De La Soul came into my life during my year of graduate school as a friend had Three Feet High and Rising on cassette and played it fairly constantly in his car. The album is entertaining beginning to end, but the group’s tribute to Schoolhouse Rock is my favorite track. Years later, I tried to buy the album on iTunes or at a store, but could not find it anywhere. Luckily it was available on, so now the CD is a proud part of my collection. It even came with a second disc of rare tracks and outtakes.

Seeing that I started listening to Top 40 music on the radio in the 1980’s and seeing that 80’s music is awesome, it should come as no surprise that my 100 list has a significant number of 80’s tracks and groups represented, including the next three songs. I figured most people would pick one of “We Got the Beat”, “Our Lips Are Sealed”, or “Vacation” if asked to name their favorite Go Go’s song, but for me it’s “Head Over Heels” and it’s not even close. (Side note–when the Go Go’s reunited and toured in 1991, I got to see them play in Boston. I went with someone from my college, but she was joyless at the show, refusing to sing along or dance to the music. Meanwhile, about five rows in front of me were other friends who I did not know would be at the show and they were having a great time with audience participation. To this day, I wish I had gone with them.) I remember loving “(Keep Feeling) Fascination” when I first heard it back in 1983, and it has remained one of my favorite songs ever since. Finally, I was a Huey Lewis fan, owning both Picture This and Sports on cassette back in the day, but their first chart hit is the one that has most stuck with me.

The second live song in this initial group comes from the famous Simon & Garfunkel concert in Central Park. (Spoiler alert–this will not be the only appearance of a song on this list, but you will have to wait to the final group–my top 10–before you see them again. I have always said that I think Paul Simon continued to write Simon & Garfunkel songs for the first decade after the duo broke up, and “Slip Slidin’ Away” is a perfect example. The Paul Simon version of the song is good enough, but when he performs it with Art Garfunkel, it becomes transcendent. It just sounds like it was written specifically for their combined vocal styles. To be fair, this may be true of all music and not just 70’s Paul Simon.

My relationship with West Coast rap got off to a rocky start. I remember not wanting to listen to Straight Outta Compton because the song “Fuck tha Police” seemed disrespectful. (I was a bit of a toe-the-line kind of teenager.) However, thanks to MTV I was able enjoy the first few releases from Dr. Dre’s The Chronic. After purchasing the album on CD, I have made it a regular part of my listening rotation, and the track “Fuck wit Dre Day (And Everybody’s Celebratin’)” almost made the top 100 as well, and would certainly make the top 200 list. But “Nothin’ But a ‘G’ Thing” was a lock for this list, and if I had order the top 100, it would have been much higher, in the top 50 for sure. By the way, thanks to the film last year, I finally picked up Straight Outta Compton and I regret not doing it sooner. The album is dynamite from top to bottom, and “Express Yourself” is just below the top 100 for me.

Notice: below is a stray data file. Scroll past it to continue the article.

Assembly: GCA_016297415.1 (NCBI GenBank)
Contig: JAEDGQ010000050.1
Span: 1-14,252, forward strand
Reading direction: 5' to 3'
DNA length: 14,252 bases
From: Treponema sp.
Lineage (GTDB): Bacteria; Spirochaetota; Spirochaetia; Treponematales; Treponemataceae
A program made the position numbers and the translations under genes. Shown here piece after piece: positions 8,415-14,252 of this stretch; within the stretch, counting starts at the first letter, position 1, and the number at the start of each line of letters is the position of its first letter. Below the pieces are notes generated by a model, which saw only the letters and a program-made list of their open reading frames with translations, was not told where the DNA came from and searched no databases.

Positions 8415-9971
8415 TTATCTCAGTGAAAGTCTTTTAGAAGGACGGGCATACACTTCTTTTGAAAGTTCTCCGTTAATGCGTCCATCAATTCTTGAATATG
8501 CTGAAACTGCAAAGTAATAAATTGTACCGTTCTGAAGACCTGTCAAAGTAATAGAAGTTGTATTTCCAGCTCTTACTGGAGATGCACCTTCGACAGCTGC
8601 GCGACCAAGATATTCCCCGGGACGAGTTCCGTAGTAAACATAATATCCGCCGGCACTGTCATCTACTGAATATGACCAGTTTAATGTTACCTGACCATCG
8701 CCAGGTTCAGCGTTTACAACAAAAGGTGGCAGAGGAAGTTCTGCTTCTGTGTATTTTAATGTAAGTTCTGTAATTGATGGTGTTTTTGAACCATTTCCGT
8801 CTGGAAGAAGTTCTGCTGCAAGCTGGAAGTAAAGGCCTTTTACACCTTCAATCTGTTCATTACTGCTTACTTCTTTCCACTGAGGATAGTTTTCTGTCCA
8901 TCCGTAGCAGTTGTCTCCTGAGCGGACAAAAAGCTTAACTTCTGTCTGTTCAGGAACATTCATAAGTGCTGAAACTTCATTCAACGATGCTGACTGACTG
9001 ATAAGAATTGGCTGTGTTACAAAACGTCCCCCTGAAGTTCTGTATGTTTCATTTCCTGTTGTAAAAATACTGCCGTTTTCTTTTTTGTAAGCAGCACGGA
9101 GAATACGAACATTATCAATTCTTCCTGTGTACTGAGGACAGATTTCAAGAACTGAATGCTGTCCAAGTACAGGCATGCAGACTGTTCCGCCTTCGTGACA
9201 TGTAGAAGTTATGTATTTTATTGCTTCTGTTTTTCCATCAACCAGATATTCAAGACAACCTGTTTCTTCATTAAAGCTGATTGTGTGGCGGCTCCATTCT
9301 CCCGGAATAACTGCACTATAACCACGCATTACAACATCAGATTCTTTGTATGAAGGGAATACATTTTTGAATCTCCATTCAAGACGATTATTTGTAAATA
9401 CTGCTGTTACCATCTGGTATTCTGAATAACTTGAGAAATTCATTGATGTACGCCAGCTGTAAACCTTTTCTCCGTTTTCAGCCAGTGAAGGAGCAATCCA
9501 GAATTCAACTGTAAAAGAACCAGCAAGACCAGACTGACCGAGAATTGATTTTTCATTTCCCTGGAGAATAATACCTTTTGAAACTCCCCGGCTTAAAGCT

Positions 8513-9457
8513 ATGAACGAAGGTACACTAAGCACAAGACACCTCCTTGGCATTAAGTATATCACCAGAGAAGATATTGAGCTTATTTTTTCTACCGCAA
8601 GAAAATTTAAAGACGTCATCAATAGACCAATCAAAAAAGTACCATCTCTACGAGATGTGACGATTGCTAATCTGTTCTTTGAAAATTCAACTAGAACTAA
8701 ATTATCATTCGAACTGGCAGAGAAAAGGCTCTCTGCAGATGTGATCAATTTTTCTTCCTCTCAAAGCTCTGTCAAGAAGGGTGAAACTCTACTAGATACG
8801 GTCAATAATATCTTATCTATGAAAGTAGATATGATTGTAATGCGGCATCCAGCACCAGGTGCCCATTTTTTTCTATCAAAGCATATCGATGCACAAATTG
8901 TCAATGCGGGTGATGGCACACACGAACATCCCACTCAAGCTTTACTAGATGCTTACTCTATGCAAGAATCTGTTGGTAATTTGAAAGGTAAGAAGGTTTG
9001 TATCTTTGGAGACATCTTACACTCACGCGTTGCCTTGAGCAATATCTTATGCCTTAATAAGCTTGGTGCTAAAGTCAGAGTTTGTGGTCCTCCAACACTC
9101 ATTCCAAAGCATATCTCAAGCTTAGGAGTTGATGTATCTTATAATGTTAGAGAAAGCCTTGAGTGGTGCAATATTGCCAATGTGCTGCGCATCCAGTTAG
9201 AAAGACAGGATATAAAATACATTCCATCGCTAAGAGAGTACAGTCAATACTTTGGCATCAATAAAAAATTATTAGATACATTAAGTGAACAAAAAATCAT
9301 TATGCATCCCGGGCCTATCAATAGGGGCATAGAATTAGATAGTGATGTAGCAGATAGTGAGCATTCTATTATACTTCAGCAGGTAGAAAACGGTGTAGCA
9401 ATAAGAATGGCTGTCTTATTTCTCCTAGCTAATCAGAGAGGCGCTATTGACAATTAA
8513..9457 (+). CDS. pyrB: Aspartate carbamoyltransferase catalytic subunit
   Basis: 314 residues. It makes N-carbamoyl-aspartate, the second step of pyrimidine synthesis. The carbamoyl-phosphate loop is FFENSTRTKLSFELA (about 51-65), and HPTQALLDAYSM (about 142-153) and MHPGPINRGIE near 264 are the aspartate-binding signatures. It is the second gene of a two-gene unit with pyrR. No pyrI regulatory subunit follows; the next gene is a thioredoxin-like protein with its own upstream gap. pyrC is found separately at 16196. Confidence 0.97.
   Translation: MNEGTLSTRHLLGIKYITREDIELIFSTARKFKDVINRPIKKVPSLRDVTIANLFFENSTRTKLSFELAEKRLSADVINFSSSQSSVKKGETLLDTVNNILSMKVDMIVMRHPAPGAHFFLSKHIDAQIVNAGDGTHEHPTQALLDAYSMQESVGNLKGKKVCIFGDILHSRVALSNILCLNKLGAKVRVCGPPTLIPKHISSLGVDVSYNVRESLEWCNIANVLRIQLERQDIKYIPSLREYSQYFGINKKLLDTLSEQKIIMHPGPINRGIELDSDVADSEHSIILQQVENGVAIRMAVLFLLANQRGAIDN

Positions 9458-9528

The last song from this first group is another 80’s hit and another song that’s been in my favorites since I first heard it on the radio 30 years ago. (Do you ever find yourself catching your breath when you realize how long ago something happened? Here’s one–next year is the 50th anniversary of Sgt. Pepper’s Lonely Hearts Club Band.) I just knew that “Word Up” was completely unlike any other pop song I’d ever heard, so I bought the album back in high school and still own this track to this day. I am all for this song getting as much exposure as possible, and I often love covers, but I think it is a crime that the Korn version of this song is the one available in the Rock Band video game franchise. It should be Cameo all the way.



The “Bad” luck of the Spent Poets and finding the elusive musical triples

I don’t know what makes me happier–the fact that I was so disappointed with only hitting the gym for 1.27 miles yesterday, or that I was so pumped to get back today and push myself for three-and-a-half miles today. I may have to go off the board and pick the fact that my oldest daughter is coming home from Europe tomorrow, which has the twin value of getting to see her and the end of April vacation for the kids. Overall, today was  a bit of a hit and miss sort of day–pretty happy to work out and to watch the emotional return of so many Red Sox from 40 years of watching the team during the 100th anniversary ceremony before the game today, but then watching the team drop its fourth straight game really undid a lot of the good will.